Barcelona, May 11, 2021.- This statement is from Matt Jones, Global Engineering, with this career path: Matt Jones is responsible for the global R&D team at Wind River. In this role, he leads the delivery of innovative products that are enabling and accelerating the digital transformation of our customers across market segments, ranging from aerospace to industrial, defense to medical, and networking to automotive. With nearly 20 years of experience in the technology industry, he oversees the development of the Wind River portfolio to expand the company’s reach in both new and existing markets. He was previously at Virgin Hyperloop One, where as Senior Vice President he led the Software Engineering teams; tasked with providing all the software needed to manage, control, and operate an autonomous hyperloop system. This included embedded software and electronics, networking, cloud data and services, as well as customer-facing applications. Prior to Virgin Hyperloop One, he was chief product officer at moovel Group, Daimler’s mobility solutions company.

Matt Jones:

“Consider this simple example: Amazon now gives you multiple choices for delivery. Not just cost and speed, but also bundling, pickups, and types of environmental packaging. This simple modification — to increase choices based on demographic shifts in attitudes about the tradeoff of urgent need compared to potential environmental harm — is something that just a few years ago would have been a complex issue involving logistics, every supplier on Amazon, and their complete infrastructure. Yet we now look at those simple new choices at the shipping stage as part of the Amazon experience that we all expect and assume in everything we do, as consumers and as business leaders going forward.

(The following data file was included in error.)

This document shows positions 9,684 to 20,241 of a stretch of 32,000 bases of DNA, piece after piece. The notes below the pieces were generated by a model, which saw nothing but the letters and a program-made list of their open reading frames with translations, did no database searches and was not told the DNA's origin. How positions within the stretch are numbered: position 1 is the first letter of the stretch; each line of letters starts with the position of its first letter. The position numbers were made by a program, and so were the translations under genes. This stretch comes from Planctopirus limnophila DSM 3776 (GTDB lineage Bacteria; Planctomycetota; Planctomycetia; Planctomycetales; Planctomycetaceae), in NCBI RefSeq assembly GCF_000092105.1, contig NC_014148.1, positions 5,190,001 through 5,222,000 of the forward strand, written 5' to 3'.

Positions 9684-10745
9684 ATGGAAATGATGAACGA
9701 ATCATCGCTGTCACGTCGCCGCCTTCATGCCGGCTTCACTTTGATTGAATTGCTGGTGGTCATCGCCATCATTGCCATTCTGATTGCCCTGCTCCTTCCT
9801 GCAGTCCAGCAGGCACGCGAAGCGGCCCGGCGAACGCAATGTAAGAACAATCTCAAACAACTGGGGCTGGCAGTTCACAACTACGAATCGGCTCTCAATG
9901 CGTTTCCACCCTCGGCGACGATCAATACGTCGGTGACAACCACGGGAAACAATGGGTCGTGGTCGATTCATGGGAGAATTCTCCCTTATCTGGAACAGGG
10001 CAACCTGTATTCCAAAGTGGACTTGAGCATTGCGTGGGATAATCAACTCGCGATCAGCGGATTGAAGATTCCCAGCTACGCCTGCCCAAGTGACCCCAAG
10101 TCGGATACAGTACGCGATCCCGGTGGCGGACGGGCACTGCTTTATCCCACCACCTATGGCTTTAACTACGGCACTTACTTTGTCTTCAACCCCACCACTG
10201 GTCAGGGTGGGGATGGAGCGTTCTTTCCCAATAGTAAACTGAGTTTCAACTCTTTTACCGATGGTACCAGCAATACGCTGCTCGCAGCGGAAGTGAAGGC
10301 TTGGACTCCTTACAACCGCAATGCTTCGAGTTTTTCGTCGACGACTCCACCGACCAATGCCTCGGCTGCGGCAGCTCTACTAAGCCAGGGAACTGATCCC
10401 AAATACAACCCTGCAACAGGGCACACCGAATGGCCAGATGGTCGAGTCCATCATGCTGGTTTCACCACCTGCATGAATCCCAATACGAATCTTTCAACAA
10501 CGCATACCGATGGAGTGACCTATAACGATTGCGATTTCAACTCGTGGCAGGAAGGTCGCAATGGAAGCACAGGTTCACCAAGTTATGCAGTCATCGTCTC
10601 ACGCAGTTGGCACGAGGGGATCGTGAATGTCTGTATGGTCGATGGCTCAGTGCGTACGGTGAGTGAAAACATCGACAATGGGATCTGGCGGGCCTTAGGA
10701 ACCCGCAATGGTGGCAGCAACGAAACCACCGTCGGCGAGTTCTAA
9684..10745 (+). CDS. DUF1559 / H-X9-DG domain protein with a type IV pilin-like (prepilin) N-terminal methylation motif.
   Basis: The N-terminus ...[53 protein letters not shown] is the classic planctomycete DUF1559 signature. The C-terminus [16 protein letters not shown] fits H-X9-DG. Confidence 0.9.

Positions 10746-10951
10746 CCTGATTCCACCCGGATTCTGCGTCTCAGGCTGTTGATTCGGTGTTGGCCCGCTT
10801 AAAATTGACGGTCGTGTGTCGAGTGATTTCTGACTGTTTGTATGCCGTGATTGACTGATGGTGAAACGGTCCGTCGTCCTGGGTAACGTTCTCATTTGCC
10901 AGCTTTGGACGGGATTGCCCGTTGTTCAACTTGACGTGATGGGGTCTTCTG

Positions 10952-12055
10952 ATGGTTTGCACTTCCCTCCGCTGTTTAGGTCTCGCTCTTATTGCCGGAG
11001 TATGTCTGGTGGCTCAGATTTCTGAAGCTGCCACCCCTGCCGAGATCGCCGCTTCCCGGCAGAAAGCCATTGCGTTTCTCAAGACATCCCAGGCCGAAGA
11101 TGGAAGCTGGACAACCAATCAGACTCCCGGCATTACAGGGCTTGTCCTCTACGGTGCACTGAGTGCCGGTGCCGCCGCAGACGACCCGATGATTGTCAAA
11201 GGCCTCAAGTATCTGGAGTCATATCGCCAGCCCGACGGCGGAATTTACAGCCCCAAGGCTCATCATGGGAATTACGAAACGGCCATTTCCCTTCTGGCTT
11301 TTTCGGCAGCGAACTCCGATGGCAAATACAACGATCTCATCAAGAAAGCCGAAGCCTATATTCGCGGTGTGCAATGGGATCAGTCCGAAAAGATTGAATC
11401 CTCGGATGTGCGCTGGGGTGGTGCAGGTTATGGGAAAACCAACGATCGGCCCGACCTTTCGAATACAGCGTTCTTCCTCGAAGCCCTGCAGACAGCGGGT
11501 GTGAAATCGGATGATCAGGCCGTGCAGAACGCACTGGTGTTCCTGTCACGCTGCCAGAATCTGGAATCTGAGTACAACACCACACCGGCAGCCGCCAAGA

Seamless, intelligent, connected, sensing, and predictive. We need our systems at every level to incorporate these same capabilities, plus the ability to act, learn, and adjust. It’s this combination of activities that will drive the machine economy to be far more than just the automation of mundane tasks, but actually create business value.

The Brookings Institution has argued that global changes in productivity are a mere slice of what they once were. For companies, industries, and whole economies to grow we will need to embrace the idea of machines being a vital part of the new intelligent systems world. More humans doing more work is not the solution to future growth imperatives.

The machine economy requires a different set of thinking variables than before to be successful. If a company wants to grab the engine of economic growth that will drive success over the next 10 years or more, it will not achieve this doing the same things as before and expecting to get different results.

We are at a moment of significant transformation as a global economy. The capacity to innovate, differentiate, and deliver is less and less dependent on geography or history and more and more dependent on the ability to bring together tools, devices, and environments (like the edge) into constantly connected interplay to create value.

The machine economy will create new value chains for companies, if they are able to recognize in near real time how they can deliver the level of rapid, highly customized experiences that customers in business-to-business environments will expect. It might not be as simple as Amazon’s shift to packaging choices for consumers, but it presents the right engine for economic growth that connects the enormous amount of data being created with the increasing desire of businesses to deliver new forms of economic value and customer experience. 

When we run out of human resources but still want to deliver extraordinary growth levels in a world of data centricity, a machine economy offers a whole new way to approach the issue. It could free up billions of human hours that can be used to change the world. Welcome to the inevitable machine economy; it should be compelling”.

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